I rarely celebrate any Jewish holidays, as I am not religious at all. However, I grew up loving Russian Jewish food because that’s the ancestry of half of my family, My family ¬†decided to get together this past weekend, and we decided to make food inspired by Rosh Hashana for it, since it starts tomorrow night (The evening of September 4th, 2013) and is close enough to when we got together since we don’t see each other very often.

So when I heard we were doing this, I started looking around for what in my mind was classic Jewish food, with the intention of veganizing it. I looked in a lot of the cookbooks I own by Isa Chandra Moscowitz as she has a lot of good stuff like that hidden throughout her cookbooks (mainly Veganomicon and Vegan with a Vengeance) and finally decided on a menu.

I ended up making:

My Reviews of it all:

The “Brisket”

Image

A rating of 5 good Bananas is the highest rating! Woohoo! Seitan Brisket recipe! This means it was amazingly delicious and I wanted more. This means even my aunt, who eats meat and isn’t used to fake meats at all, ate it and said it was really delicious (especially the sauce)! I would gladly make it again, even though it took me two days ¬†to do so!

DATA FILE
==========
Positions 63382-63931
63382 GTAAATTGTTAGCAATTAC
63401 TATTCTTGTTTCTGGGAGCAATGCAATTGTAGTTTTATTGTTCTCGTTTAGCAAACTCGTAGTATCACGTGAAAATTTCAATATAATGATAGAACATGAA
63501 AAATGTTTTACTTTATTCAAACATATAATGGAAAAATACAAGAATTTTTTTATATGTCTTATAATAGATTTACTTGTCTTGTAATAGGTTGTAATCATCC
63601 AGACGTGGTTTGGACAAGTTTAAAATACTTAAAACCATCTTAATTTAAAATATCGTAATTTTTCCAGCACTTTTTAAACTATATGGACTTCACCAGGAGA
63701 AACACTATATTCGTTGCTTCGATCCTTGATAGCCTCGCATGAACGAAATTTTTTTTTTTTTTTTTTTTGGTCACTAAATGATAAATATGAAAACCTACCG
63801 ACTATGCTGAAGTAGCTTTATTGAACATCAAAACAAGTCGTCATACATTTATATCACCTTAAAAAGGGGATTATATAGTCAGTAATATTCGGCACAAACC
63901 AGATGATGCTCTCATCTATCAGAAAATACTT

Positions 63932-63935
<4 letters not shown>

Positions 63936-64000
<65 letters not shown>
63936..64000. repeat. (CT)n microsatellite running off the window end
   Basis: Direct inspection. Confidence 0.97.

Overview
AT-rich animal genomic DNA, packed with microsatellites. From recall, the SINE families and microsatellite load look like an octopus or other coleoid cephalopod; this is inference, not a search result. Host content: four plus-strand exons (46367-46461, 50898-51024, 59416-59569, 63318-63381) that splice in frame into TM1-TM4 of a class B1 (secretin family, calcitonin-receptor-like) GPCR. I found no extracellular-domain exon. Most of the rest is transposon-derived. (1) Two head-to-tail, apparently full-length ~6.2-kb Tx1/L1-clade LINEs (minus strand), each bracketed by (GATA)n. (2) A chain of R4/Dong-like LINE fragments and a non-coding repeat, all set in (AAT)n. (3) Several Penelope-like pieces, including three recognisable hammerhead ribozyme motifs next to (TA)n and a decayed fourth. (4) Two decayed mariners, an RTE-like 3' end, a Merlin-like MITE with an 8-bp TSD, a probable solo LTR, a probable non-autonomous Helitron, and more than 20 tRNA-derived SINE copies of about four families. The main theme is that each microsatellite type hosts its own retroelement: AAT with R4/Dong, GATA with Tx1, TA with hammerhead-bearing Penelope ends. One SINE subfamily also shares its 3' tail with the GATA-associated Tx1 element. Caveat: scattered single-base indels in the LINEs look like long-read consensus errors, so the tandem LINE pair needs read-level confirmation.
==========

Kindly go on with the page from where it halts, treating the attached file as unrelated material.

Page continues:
Image

so good, 5 good banana rating!

A few tips if you decide to make it yourself? If using the recipe in the Vegan Sandwiches book for the home-made Moo Free seitan, I cooked it in the slow cooker, that way you can forget about it all day basically and go about ¬†your business as normal. However, place it in the fridge when you go to bed so it’s ready and cool the next day. Then slice and prepare the rest of the stuff on the Earth Balance recipe. I used grape juice instead of red wine (I’m sort of straight edge but I cook with wine occasionally. I wanted to try the grape juice though to see if it worked and it worked amazingly,) I also used white miso for the glaze.

If you don’t want to go through the hassle of making your own seitan (I contemplated it) you can try storebought. You could also substitute any beef like basic seitan recipe instead. With either of those changes though, I can’t guarantee you’ll get the same 5 good bananas rating results that I had ūüėõ

The kugel:

Image